fear of being wrong Edward Snowden: The Biggest Revelations Are Yet to Come VANCOUVER, Canada — Edward Snowden on Tuesday said the biggest revelations have yet to come out of the estimated 1.7 million documents he acquired from the National Security Agency. In a surprise appearance via satellite robot at the 2014 TED conference in Vancouver, Snowden said there is still a lot of reporting to be done, including diving deeper into the accusation that the NSA tricks companies into building backdoors into their systems that make data vulnerable to hackers across the world. "Is it really terrorism that we're stopping? I say no," Snowden said. "The bottom line is that terrorism [...] has always been a cover for actions. Snowden, who is still in hiding somewhere in Russia, maintained that his act wasn't reckless and that he did it all for the American people. "I don't want to harm my government" he said. Snowden remains a controversial figure throughout the world, but he was speaking to the right crowd at TED. He called him a "hero." Have something to add to this story?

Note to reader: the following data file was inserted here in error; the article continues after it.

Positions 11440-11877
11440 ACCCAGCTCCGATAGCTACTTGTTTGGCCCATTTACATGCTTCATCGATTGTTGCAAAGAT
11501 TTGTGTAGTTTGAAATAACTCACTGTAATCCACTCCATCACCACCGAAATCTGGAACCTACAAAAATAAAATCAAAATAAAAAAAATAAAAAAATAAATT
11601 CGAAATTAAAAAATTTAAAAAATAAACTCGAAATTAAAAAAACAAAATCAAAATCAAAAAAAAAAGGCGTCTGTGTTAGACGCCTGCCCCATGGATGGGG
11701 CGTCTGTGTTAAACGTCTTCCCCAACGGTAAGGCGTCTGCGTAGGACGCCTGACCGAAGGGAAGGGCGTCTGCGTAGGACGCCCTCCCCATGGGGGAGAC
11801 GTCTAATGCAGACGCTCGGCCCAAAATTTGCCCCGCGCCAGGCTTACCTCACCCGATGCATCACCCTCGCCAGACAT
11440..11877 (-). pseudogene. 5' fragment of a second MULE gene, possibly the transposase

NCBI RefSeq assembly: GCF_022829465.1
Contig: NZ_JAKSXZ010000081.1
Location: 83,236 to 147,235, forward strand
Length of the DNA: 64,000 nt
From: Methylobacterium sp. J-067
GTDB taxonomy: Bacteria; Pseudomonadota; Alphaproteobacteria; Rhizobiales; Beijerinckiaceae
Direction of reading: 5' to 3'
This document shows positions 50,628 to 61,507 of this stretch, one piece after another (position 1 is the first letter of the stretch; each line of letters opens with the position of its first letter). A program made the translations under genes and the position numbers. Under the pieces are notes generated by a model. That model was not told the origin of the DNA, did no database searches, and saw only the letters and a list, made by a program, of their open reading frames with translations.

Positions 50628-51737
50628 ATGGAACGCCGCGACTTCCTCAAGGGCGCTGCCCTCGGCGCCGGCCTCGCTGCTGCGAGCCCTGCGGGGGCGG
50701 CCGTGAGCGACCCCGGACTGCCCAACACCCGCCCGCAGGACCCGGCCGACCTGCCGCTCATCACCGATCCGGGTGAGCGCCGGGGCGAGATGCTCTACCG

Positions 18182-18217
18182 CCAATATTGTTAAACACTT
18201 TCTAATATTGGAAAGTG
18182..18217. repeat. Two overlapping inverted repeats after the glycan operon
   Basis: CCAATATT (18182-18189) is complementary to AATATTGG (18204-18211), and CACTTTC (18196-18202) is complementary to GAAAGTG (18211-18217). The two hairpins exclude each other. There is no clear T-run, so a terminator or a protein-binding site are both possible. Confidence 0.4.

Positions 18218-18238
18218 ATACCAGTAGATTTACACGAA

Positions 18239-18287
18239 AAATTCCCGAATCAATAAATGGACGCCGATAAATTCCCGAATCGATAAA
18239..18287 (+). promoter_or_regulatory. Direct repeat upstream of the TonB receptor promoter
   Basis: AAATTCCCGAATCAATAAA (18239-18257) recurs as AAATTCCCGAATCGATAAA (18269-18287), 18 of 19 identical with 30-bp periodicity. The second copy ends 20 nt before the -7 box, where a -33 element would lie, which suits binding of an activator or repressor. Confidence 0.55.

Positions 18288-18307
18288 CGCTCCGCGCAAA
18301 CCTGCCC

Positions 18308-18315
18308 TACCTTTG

To Overcome the Fear of Failure, Fear This Instead — Life Learning To Overcome the Fear of Failure, Fear This Instead If you do the math, becoming an entrepreneur is insane. The odds of success are tiny; failure is almost guaranteed. To make the leap, you have to be fearless. Or so I thought. I spent the past three years working on a book, Originals, about the people who champion new ideas to drive creativity and change in the world. They all felt the same fear of failure that the rest of us do. When most of us fear failure, we walk away from our boldest ideas. In work and in life, there are two kinds of failure: actions and inactions. When people reflect on their biggest regrets, they wish they could redo the inactions, not the actions. Ultimately, what we regret is not failure, but the failure to act. Da Vinci didn’t answer my request for an interview. Originals learn to see failure not as a sign that their ideas are doomed, but as a necessary step toward success. So take it from this group of elite failures.